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Background: The James Lind Initiative (JLI) was a work programme inaugurated by Iain Chalmers and Patricia Atkinson to press for better research for better health care. It ran between 2003 and 2018, when Iain Chalmers retired. During the 15 years of its existence, the JLI developed three strands of work in collaboration with the authors of this paper, and with others. Work themes: The first work strand involved developing a process for use by patients, carers and clinicians to identify shared priorities for research - the James Lind Alliance. The second strand was a series of articles, meetings, prizes and other developments to raise awareness of the massive amounts of avoidable waste in research, and of ways of reducing it. The third strand involved using a variety of approaches to promote better public and professional understanding of the importance of research in clinical practice and public health. JLI work on the first two themes has been addressed in previously published reports. This paper summarises JLI involvement during the 15 years of its existence in giving talks, convening workshops, writing books, and creating websites and databases to promote critical thinking about treatment claims. Conclusion: During its 15-year life, the James Lind Initiative worked collaboratively with others to create free teaching and learning resources to help children and adults learn how to recognise untrustworthy claims about the effects of treatments. These resources have been translated in more than twenty languages, but much more could be done to support their uptake and wider use.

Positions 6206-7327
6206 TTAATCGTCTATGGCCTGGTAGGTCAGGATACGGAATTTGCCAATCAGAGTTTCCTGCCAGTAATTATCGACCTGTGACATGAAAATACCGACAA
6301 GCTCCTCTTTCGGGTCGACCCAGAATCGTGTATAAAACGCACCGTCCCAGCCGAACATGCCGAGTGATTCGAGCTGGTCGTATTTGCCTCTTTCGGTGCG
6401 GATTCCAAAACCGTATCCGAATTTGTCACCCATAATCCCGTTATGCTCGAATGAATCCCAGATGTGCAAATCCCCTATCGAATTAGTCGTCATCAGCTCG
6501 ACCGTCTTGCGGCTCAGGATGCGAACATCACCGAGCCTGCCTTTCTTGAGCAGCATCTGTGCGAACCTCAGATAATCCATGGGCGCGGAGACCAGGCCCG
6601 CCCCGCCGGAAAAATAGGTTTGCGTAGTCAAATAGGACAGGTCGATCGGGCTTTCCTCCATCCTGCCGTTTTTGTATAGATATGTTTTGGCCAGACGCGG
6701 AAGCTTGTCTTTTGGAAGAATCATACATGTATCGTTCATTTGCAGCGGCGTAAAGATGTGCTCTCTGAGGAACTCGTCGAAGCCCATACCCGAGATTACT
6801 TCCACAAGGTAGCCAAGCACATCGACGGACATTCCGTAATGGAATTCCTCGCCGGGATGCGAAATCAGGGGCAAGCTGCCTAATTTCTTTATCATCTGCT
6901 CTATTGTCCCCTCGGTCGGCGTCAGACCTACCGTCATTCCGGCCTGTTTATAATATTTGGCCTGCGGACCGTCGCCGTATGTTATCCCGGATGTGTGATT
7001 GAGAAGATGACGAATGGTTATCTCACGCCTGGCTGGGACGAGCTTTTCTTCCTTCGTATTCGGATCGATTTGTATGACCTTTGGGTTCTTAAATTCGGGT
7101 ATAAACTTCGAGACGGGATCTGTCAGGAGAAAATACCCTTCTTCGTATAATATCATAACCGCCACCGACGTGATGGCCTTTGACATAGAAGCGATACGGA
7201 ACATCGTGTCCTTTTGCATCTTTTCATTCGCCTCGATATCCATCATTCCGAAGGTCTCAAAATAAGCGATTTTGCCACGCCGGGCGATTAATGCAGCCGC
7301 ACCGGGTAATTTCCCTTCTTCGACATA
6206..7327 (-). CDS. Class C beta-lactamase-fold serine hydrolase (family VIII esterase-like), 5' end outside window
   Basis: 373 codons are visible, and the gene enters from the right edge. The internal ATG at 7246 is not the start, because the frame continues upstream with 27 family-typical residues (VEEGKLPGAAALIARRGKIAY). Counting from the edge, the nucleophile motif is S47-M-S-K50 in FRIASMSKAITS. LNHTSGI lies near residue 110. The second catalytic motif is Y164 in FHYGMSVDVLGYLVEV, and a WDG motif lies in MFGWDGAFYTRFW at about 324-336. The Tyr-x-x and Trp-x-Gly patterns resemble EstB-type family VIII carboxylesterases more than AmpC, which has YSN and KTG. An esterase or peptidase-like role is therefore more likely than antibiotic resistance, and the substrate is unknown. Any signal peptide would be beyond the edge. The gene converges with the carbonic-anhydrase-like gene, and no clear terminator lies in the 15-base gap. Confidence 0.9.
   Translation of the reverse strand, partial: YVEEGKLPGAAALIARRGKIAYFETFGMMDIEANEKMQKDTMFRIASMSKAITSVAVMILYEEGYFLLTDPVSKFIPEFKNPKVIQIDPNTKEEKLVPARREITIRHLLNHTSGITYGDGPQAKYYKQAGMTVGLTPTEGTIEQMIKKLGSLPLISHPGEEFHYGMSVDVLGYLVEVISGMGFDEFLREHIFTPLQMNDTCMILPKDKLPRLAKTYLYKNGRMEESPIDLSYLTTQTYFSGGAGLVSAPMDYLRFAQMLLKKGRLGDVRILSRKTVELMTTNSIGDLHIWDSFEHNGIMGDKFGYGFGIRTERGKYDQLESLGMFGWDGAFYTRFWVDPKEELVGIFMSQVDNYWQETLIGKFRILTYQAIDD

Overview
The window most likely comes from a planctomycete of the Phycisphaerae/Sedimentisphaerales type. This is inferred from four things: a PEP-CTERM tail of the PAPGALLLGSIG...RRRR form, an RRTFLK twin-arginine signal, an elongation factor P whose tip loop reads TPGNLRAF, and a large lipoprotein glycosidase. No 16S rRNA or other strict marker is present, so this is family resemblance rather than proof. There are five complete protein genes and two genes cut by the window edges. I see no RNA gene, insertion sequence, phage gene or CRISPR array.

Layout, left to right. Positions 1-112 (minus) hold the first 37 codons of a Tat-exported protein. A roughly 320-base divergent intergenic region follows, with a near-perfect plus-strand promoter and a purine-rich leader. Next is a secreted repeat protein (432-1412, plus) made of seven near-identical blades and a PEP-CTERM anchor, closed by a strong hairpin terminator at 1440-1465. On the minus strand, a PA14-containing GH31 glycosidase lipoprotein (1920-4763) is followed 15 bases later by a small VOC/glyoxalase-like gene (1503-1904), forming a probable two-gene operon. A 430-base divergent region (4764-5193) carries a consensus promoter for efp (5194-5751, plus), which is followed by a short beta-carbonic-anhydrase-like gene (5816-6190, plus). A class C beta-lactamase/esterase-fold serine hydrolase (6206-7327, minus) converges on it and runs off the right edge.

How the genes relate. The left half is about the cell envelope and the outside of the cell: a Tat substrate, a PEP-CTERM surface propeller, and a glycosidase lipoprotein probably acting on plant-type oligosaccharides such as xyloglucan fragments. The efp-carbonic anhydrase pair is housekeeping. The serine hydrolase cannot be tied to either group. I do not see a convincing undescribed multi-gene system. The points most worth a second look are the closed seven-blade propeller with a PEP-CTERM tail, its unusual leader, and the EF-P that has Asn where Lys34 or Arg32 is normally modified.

Original publication

DOI

10.1186/s40900-019-0138-2

Type

Journal article

Journal

Res Involv Engagem

Publication Date

2019

Volume

5

Keywords

Claim evaluation tools, Critical thinking and appraisal resource library (CARL), Evaluation of teaching/learning, GET-IT glossary, GenerationR, Informed health choices projects, James Lind Alliance, James Lind library, Key concepts, Teachers of EBHC, Testing treatments, Testing treatments interactive, Testing treatments international